# Containers: Tuples and Comprehensions

Authors: Tom Dunham 2009-03-31

# Container Types

• Lists
• ordered sequence of values
• arbitrary length
• Tuples
• immutable lists
• more on these now
• Dicts
• map keys to values
• no ordering

# Tuples

Tuples are immutable lists.

```>>> tu = (2, 3, 5, 7)
>>> tu
(2, 3, 5, 7)
```
```>>> tu.append(11)
Traceback (most recent call last):
File "<stdin>", line 1, in <module>
AttributeError: 'tuple' object has no attribute 'append'
```

# Tuples - why?

• You can use immutable types as dictionary keys

• Unpacking

```>>> def botright(x, y, w, h):
...     return x+w, y+h
...
>>> botright(10, 10, 2, 2)
(12, 12)
```

# Tuple Unpacking

```>>> x, y = botright(10, 10, 2, 2)
>>> x
12
>>> y
12
```

# Tuple Unpacking

Tuple unpacking is useful in for loops

```for condon, aa in [('CTT', 'L'), ('TAG', '_'), ('ACA', 'T'), ('ACG', 'T'), ('ATC', 'I')]:
...
```

# Syntax

 Tuple ```>>> ("A", "T") ('A', 'T') ``` Tuple ```>>> "C", "G" ('C', 'G') ``` Expression ```>>> "C" 'C' ``` Tuple ```>>> ("C", ) ('C',) ``` Tuple ```>>> tuple('C') ('C',) ```

# Lists in tuples

```>>> foo = []
>>> bar = (1, foo, "three")
>>> bar
(1, [], 'three')
```
```>>> foo.append(222)
```
```>>> bar
(1, , 'three')
```

Remember containers use identity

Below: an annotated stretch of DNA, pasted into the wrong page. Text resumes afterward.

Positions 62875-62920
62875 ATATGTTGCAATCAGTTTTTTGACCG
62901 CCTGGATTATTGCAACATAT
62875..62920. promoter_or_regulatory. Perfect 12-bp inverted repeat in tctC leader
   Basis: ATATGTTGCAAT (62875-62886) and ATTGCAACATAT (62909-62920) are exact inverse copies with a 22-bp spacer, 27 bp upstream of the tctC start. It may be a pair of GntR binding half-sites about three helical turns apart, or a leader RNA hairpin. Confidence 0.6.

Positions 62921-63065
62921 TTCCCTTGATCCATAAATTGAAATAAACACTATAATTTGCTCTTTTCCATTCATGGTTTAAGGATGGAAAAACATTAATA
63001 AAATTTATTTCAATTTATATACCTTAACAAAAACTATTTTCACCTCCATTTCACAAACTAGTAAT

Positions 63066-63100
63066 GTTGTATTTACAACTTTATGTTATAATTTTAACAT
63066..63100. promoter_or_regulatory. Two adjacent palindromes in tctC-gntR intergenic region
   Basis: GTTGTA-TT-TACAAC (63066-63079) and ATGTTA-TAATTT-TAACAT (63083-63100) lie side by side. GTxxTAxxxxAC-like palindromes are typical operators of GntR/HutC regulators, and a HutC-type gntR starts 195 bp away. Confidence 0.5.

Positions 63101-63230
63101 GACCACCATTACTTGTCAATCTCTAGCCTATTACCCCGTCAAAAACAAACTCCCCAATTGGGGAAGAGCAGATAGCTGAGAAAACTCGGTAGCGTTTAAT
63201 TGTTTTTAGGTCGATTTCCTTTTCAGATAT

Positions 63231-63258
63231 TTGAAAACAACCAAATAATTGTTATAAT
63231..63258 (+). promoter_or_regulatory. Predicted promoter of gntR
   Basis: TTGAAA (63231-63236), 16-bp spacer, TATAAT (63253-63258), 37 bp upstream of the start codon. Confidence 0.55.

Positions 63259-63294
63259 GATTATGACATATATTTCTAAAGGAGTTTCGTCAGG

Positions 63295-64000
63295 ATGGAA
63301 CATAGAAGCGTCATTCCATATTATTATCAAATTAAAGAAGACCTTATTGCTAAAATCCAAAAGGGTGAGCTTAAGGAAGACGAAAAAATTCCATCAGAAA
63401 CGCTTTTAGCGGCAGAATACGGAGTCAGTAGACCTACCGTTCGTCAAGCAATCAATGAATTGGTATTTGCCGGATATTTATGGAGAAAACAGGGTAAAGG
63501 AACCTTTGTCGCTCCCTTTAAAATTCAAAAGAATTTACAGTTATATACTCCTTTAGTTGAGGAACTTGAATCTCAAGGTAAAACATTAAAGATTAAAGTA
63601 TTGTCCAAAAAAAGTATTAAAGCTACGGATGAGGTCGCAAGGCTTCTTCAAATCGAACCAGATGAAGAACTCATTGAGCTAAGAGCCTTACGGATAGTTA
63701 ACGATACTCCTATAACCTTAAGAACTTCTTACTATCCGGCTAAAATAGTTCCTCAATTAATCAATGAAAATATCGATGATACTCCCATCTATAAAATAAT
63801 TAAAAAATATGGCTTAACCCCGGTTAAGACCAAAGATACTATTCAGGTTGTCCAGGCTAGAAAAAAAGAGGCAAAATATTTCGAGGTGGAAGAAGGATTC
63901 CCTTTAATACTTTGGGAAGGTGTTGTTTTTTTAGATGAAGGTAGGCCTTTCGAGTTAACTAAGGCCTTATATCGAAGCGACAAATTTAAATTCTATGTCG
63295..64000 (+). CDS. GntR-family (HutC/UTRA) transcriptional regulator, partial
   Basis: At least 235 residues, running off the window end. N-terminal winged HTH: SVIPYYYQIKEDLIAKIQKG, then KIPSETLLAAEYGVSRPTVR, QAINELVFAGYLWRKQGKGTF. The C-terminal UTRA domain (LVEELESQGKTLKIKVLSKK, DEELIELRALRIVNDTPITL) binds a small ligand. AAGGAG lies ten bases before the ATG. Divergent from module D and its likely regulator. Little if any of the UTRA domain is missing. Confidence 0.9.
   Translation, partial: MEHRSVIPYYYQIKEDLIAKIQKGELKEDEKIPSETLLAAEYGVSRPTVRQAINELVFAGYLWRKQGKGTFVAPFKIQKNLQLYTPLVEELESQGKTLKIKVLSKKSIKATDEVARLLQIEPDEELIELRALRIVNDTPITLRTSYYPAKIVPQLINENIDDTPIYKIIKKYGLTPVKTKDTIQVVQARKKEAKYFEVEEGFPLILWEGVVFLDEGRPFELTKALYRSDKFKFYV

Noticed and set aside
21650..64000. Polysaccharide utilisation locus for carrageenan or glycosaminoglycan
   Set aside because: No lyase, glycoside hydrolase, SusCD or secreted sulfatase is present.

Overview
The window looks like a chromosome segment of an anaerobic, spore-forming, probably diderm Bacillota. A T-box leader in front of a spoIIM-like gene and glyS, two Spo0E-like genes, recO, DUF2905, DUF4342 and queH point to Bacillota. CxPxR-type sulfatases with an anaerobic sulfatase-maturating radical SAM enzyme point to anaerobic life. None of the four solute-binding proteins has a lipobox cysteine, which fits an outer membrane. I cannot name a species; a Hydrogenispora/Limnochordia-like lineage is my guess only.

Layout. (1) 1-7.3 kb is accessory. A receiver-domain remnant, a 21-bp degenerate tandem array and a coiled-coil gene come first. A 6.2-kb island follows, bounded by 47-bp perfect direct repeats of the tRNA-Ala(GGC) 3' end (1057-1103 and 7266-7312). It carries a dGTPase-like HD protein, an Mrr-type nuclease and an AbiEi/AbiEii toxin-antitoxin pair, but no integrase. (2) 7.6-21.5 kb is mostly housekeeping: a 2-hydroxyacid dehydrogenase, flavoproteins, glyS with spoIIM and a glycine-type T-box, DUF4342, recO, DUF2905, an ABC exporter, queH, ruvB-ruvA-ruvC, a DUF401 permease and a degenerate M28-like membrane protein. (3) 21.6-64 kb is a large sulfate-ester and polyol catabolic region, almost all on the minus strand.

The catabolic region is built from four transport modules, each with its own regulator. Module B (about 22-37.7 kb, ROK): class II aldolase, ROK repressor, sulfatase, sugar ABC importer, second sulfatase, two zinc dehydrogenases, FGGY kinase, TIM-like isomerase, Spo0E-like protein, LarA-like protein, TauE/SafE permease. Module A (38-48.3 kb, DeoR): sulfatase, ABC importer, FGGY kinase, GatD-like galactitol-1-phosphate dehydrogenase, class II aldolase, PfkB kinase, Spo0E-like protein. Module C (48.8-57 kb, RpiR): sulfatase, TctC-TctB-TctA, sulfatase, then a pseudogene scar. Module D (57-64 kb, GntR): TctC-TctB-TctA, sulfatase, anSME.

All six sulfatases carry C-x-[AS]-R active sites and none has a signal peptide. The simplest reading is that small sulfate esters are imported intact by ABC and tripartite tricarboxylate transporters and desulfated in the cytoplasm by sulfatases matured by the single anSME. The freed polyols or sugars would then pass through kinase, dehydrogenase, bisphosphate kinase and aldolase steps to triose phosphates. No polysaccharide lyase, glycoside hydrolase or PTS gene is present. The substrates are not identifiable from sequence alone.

# Containers: Review

• Lists
• mutable
• ordered
• Dictionaries
• mutable
• map key/value (no order)
• Tuples
• immutable
• ordered
• Strings
• immutable

# Comprehensions

We've written a lot of loops like this:

```acc = []
for i in sequence:
newi = do_something_with(i)
acc.append(newi)
```

A list comprehension is more concise

```acc = [do_something_with(i) for i in sequence]
```

# Example

```>>> li = [3, 5, 7, 11]
>>> li
[3, 5, 7, 11]
```
```>>> li2 = [2 * i for i in li]
```
```>>> li2
[6, 10, 14, 22]
>>> li
[3, 5, 7, 11]
```

# Example

Slices

```>>> [2 * i for i in li[1:3]]
[10, 14]
```

Strings

```>>> [i.upper() for i in ("foo", "bar", "baz")]
['FOO', 'BAR', 'BAZ']
```

# Filtering

We've also written a lot of loops following this pattern

```acc = []
for i in sequence:
if test(i):
newi = do_something_with(i)
acc.append(newi)
```

This can be written

```acc = [do_something_with(i) for i in sequence if test(i)]
```

# Example

```>>> li
[3, 5, 7, 11]
>>> [2 * i for i in li if i > len(li)]
[10, 14, 22]
```

# Exercise

See handout

1. Rewrite your solution to Q3 from lecture 4 (mapping condon to amino acid) using list comprehensions

2. Write a function ispalindromic that tests if a sequence is palindromic (returning True if it is a palindrome and False if not).

3. Write a function that takes a DNA sequence and returns a list of tuples containing enzyme name and the location of the restriction site for every palindromic restriction site. Use the following list of enzymes:

```EcoRI  GAATTC
EcoRII  CCWGG
BamHI  GGATCC
HindIII  AAGCTT
TaqI  TCGA
NotI  GCGGCCGC
HinfI  GANTC
Sau3A  GATC
PovII  CAGCTG
SmaI  CCCGGG
HaeIII  GGCC
AluI  AGCT
EcoRV  GATATC
KpnI  GGTACC
PstI  CTGCAG
SacI  GAGCTC
SalI  GTCGAC
ScaI  AGTACT
SphI  GCATGC
StuI  AGGCCT
XbaI  TCTAGA
```
• You can use triple-quotes (""") for multi-line strings, and the strip and splitlines string methods to turn this list into a data structure you can use.

• You may find the pprint function from the pprint module useful to inspect the data structures you build.

• Use this function to load a test sequence (we'll study reading from files in the next section)

```def loadseq(fn="coursefiles\\sample.dna"):